Silver says Gartner's recommendation is a conservative one that provides a 15-month buffer before XP support ends on April 8, 2014. Mainstream support for XP ended in April 2009, just a year after XP SP3 shipped.
Microsoft for its part told XP users last month (MAY) that if they are just starting to test Vista that they should switch to Windows 7.
Silver recommends users in that boat switch only if it means less than a six-month delay in their current planning. "You don't want to lose momentum. If you have already done lots of testing or might be set to deploy you should continue with Vista," he says. "One of the big issues here is that Vista is a difficult decision politically at this point, but the folks that have migrated to Vista are generally happy."
Hitching the migration horse to the Windows 7 wagon, however, doesn't mean users won't have to take along issues that polluted Vista acceptance.
Applications that were not compatible with Vista won't work on Windows 7. The new XP Mode, available with professional, ultimate and enterprise editions, will give users a bit of a respite, but not a panacea.
With both Windows 7 (the host operating system) and XP (guest) running on a single machine, users will be forced to maintain and patch two operating systems per desktop.
Analysts such as IDC's Waldman and Gartner's Silver say it's a short-term solution.
"To take full advantage of new enhancements in Windows 7, which is what users are paying for, the app needs to be built for Windows 7," Waldman says. He says XP Mode is likely a one- to two-year Band-Aid.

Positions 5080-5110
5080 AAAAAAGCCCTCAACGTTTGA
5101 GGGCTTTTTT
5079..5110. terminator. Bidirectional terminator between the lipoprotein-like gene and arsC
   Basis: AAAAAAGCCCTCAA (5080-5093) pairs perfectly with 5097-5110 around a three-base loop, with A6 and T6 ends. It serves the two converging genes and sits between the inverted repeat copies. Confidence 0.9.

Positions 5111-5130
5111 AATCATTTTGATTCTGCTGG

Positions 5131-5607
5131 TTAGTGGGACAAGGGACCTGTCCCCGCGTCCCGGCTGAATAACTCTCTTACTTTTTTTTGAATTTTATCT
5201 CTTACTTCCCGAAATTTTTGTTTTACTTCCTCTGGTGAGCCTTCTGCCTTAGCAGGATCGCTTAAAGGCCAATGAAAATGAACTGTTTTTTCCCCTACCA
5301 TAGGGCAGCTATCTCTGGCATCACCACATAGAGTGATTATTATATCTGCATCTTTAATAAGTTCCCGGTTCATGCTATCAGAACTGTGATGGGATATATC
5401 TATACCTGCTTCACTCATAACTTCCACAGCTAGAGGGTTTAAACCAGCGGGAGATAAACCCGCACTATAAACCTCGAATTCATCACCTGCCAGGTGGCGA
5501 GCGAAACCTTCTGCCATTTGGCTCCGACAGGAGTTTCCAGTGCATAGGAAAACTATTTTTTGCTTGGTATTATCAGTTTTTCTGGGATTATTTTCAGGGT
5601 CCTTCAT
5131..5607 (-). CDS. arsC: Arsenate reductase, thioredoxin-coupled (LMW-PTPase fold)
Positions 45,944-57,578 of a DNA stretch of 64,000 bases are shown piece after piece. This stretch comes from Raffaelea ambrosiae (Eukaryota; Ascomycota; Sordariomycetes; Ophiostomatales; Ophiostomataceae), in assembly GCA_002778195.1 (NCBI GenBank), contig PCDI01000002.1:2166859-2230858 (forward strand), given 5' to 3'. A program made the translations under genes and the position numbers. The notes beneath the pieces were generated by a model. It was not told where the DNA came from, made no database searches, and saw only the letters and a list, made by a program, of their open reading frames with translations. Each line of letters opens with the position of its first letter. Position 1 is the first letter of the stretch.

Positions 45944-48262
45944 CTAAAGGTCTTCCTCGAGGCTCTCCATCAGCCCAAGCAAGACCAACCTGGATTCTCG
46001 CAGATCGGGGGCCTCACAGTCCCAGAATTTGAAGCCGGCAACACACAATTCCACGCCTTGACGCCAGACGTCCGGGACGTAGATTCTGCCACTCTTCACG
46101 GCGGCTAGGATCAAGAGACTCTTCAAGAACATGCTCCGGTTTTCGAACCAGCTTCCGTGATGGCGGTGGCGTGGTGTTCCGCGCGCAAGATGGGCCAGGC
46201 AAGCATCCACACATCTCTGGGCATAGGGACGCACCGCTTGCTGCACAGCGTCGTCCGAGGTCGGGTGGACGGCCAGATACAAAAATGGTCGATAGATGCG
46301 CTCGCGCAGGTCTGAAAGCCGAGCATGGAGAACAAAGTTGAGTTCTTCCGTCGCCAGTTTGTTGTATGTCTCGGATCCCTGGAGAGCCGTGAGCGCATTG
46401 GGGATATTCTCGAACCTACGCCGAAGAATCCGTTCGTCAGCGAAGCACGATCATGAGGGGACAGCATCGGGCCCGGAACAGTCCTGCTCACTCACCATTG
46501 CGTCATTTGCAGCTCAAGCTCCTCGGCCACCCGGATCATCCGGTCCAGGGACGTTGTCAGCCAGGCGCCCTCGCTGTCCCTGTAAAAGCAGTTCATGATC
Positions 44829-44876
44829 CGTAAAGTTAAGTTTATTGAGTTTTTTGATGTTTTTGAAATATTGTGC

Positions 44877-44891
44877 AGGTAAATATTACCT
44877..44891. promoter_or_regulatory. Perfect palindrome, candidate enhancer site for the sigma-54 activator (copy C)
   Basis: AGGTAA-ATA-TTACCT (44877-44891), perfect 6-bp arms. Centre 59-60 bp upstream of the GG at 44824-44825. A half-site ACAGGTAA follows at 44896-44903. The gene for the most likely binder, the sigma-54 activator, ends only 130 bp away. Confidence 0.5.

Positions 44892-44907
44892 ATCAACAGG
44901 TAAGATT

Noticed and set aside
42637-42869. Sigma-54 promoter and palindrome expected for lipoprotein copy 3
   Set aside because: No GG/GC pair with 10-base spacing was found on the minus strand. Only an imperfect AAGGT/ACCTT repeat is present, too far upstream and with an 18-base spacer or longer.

Users are gearing up
"XP Mode might be the way we get around the fact that some of our institutional apps are behind the technology curve; it could be the answer," says Jeff Allred, manager of network services at the Duke University Cancer Centre. He said patch management tools will make it easier to manage two operating systems on a desktop and that XP Mode's administrative considerations are not a showstopper
Allred is in the process of testing Windows 7, which he says is faster, more stable and seems leaner than Vista. "We are much happier with Windows 7 RC than Vista in its full shrink-wrap version," he says.
He said a Vista migration would have meant upgrading 60% of his hardware, something he was not prepared to do. With Windows 7 and its smaller footprint, the majority of his hardware is already compatible.
The same is true for Wesley Stahler, senior system consultant at Ohio State University Medical Centre, who is testing Windows 7 from an Asus Eee netbook.
He says the medical Centre is just now beginning migration discussions to move off XP.
"We have some clinical-based apps that work great on [Internet Explorer] 6, but on IE 8 [with Windows 7] not so much. Those are the thing we will have to look into," he says.